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Fymbo v. USAA Casualty Insurance Co.

United States District Court, D. Colorado

February 6, 2015

DONALD E. FYMBO, d/b/a Fymbo & Associates, individually and as the assignee of the claims of Dr. Mary Harrow Plaintiff,
v.
USAA CASUALTY INSURANCE COMPANY, Defendant.

ORDER

JOHN L. KANE, Senior District Judge.

This matter is currently before me on Plaintiff's Motion to Remand to the State Courts for Lack of Jurisdiction (Doc. 16). For the reasons stated below, Plaintiff's motion is GRANTED.

BACKGROUND

In late June and early July of 2012, a catastrophic wildfire destroyed portions of the Waldo Canyon area of Colorado Springs, Colorado. Dubbed the "Waldo Canyon Fire, " the blaze destroyed 346 structures and claimed two lives. One of the houses destroyed belonged to Dr. Mary Harrow. Dr. Harrow maintained a homeowner's insurance policy with Defendant, USAA Casualty Insurance Company.[1]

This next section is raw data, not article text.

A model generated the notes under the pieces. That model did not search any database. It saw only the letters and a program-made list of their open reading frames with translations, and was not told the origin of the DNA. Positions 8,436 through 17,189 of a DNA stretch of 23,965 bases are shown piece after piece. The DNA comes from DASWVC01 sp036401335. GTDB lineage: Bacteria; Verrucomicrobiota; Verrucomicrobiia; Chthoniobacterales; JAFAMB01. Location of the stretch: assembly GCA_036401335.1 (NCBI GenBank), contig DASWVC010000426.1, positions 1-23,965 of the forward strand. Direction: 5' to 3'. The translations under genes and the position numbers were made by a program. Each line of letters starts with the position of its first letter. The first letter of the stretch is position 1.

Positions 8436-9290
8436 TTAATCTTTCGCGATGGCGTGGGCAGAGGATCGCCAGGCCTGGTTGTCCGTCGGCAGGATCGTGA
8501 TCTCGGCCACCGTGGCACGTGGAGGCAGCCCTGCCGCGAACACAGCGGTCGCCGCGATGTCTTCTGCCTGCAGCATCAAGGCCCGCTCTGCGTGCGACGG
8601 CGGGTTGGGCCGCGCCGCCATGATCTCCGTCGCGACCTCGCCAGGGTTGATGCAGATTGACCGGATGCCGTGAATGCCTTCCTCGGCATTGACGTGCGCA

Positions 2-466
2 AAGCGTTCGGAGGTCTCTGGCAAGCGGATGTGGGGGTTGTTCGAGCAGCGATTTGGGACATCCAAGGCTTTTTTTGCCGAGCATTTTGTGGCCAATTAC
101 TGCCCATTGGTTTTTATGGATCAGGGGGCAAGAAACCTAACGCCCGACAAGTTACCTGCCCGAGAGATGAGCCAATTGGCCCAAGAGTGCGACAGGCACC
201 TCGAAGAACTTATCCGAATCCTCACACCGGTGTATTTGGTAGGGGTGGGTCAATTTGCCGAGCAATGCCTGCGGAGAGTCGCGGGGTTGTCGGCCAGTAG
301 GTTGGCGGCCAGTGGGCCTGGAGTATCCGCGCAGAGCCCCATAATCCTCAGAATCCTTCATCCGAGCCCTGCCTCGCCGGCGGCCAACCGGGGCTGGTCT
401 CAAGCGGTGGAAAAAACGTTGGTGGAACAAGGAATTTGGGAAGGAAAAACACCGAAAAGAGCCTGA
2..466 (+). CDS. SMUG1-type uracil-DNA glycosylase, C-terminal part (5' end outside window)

In the process of filing and settling her claim for damages under her homeowner's policy, Dr. Harrow became disaffected with Defendant's handling of her claim, and she retained the services of Fymbo and Associates Public Adjusters, a company solely owned by Donald E. Fymbo. She agreed to a contingency fee contract, whereby in exchange for Plaintiff's services, she assigned a portion of the recovery from any legal claims she might have against Defendant.

On June 24, 2014, Plaintiff, as assignee of Dr. Harrow, filed a complaint against Defendant in the District Court for the County of El Paso, alleging a number of state law claims relating to Defendant's alleged mishandling of Dr. Harrow's insurance claim. On October 30, 2014, Defendant filed its Notice of Removal (Doc. 1), which removed Plaintiff's case from the District Court for the County of El Paso to the United States District Court for the District of Colorado. Defendant premised its removal of this action upon 28 U.S.C. §§ 1332, 1441, and 1446. Objecting to Defendant's removal of this action from state court, on December 19, 2014, Plaintiff filed the instant Motion to Remand to State Courts for Lack of Jurisdiction (Doc. 16).

DISCUSSION